Bill on Removing Cap of Green Cards Fails To Get Full Consent in US

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A bill that would have removed the country cap on issuing green cards, a move that would have benefited Indian nationals, was blocked in the US senate on Thursday.

“Senate just failed to pass (by unanimous consent) to a bill like the one that passed the House in the spring by 365-65. The bill would eliminate per-country caps for employment-based green cards, & raise them to 15% for family-based. Sen Perdue objected,” said Julia Gelatt, a Senior Policy Analyst @MigrationPolicy on the micro blogging platform Twitter. “The Senate version added a carve-out for “shortage occupation” workers, to make sure that some new applicants could get green cards, even as current backlogs would be cleared.”

Republican senator David Perdue, who said that he supports the bill has called for further clarifications to address concerns the proposed legislation would have on certain industries. He also wanted changes in the language in the bill.

Bill S386, sponsored by Senator Mike Lee and Senator Kamala Harris calls to do away with country-caps for green cards issued by the US, a move that would primarily benefit Indian and Chinese nationals. At present, there is a 7% annual country cap, and the waiting time for Indians for a green card is a minimum of seven years.

If the vote on unanimous consent had gone through, the Senate could have bypassed committees, amendments, and resulting public debates and passed the Bill. The Bill, Fairness for High-Skills Immigrant Act (HR 1044), was passed by the US House of Representatives in July this year.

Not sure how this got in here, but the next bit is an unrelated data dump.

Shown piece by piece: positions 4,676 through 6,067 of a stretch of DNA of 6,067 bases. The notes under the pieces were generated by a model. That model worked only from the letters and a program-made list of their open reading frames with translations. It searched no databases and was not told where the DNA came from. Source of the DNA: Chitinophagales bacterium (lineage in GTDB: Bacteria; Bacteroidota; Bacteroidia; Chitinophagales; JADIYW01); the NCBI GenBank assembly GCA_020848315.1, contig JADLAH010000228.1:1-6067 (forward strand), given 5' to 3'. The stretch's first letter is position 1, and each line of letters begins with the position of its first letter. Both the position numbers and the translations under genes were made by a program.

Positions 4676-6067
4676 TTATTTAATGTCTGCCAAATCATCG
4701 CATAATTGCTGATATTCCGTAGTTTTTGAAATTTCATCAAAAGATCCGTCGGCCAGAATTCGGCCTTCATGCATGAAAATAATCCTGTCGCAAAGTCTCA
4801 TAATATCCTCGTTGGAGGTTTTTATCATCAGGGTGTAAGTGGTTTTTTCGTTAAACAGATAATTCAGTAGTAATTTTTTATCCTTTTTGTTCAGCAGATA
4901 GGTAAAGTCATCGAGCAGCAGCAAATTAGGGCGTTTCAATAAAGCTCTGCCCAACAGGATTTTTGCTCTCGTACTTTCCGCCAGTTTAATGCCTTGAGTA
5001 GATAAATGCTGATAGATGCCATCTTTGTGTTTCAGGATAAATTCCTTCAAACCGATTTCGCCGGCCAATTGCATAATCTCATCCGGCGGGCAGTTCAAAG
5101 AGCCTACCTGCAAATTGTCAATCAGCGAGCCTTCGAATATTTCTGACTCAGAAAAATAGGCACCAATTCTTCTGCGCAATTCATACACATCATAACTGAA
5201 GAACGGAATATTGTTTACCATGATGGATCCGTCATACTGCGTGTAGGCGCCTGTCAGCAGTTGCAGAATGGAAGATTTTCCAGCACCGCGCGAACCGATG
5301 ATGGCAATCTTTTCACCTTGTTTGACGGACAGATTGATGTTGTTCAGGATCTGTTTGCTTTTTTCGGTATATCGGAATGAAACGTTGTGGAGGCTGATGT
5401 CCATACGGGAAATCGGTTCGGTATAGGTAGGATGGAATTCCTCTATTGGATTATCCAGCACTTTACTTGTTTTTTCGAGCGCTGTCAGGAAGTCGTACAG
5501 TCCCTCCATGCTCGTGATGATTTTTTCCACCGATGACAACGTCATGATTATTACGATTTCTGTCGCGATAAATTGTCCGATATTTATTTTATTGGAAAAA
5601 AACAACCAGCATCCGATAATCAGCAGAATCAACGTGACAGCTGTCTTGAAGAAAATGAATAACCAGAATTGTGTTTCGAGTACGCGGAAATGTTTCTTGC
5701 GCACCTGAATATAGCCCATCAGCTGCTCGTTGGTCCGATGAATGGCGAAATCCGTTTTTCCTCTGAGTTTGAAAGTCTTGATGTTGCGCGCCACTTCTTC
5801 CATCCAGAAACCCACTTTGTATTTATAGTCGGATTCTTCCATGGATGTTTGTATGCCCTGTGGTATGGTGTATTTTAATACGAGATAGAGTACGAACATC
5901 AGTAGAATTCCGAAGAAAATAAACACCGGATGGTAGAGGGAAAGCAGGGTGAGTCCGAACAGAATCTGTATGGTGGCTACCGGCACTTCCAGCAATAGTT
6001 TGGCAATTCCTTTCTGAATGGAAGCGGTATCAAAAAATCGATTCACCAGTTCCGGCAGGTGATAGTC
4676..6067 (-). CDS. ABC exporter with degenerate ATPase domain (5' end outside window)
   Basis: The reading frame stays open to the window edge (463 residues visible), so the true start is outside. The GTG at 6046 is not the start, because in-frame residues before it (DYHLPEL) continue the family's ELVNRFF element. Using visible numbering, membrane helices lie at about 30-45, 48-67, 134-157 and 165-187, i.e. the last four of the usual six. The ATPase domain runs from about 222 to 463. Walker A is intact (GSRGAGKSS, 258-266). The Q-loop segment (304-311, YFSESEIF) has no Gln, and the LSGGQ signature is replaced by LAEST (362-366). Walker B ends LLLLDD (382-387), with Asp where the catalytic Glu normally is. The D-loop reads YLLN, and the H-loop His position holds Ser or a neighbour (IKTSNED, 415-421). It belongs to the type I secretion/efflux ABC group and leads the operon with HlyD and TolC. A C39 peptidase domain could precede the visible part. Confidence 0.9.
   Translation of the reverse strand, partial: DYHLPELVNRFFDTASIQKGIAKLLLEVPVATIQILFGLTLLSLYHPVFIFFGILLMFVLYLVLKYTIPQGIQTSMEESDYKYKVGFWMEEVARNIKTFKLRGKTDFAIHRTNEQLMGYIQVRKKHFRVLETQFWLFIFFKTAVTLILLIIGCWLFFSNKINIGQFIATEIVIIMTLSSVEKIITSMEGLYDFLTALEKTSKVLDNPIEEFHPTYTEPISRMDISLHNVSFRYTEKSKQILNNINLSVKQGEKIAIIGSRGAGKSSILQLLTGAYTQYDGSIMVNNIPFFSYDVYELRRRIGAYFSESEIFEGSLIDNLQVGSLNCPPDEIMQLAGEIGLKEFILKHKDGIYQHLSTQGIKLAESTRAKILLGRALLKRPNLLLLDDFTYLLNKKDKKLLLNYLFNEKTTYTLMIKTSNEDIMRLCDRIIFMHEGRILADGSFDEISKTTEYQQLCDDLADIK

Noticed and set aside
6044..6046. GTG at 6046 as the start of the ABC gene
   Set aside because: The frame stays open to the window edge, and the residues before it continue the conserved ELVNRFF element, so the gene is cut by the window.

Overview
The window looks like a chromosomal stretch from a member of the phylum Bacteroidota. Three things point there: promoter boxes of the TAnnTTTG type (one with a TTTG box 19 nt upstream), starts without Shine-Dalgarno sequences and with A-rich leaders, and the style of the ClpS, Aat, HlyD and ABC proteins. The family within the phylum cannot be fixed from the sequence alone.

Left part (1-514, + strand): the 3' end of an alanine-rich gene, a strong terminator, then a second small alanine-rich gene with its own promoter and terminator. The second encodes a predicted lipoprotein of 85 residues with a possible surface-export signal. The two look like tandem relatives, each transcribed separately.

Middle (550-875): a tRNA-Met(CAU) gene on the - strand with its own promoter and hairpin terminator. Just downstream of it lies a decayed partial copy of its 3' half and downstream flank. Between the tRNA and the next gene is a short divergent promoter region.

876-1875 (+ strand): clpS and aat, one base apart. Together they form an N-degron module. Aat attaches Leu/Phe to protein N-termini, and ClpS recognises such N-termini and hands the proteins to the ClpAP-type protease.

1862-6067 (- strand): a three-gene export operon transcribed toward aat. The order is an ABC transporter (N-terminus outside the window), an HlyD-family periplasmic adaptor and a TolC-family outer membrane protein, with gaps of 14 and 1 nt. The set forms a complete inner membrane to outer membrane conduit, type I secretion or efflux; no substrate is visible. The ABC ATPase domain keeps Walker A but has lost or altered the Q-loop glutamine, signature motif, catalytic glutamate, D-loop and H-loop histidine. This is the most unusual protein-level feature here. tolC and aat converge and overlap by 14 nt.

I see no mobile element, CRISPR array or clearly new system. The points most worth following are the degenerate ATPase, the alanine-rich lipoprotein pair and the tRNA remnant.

According to Vivek Tandon, CEO, EB5 BRICS, an EB5 visa consultancy, “Unless the block on unanimous consent is removed, the Bill will go through the normal legislative process, which will make it extremely unlikely that it will ever get passed.The normal process can include referral to a Committee, which will likely delay the passage of the bill. A delay will lead to the Bill ending up in the legislative graveyard considering approaching elections.”

Other likely scenarios would be Senators proposing tough amendments, which would then need the House’s approval for the amended bill. If the Senate and House fail to arrive at a mutually acceptable version, then the proposed law would not go through. “Considering Trump administration’s tough stance against Indian skilled workers, the fact that bulk of the EB-1, EB-2, and EB-3 visa waiting list is made up of Indian IT professionals means the Bill is unlikely to get President Trump’s assent even in the remote event of a Senate approval,” said Tandon.


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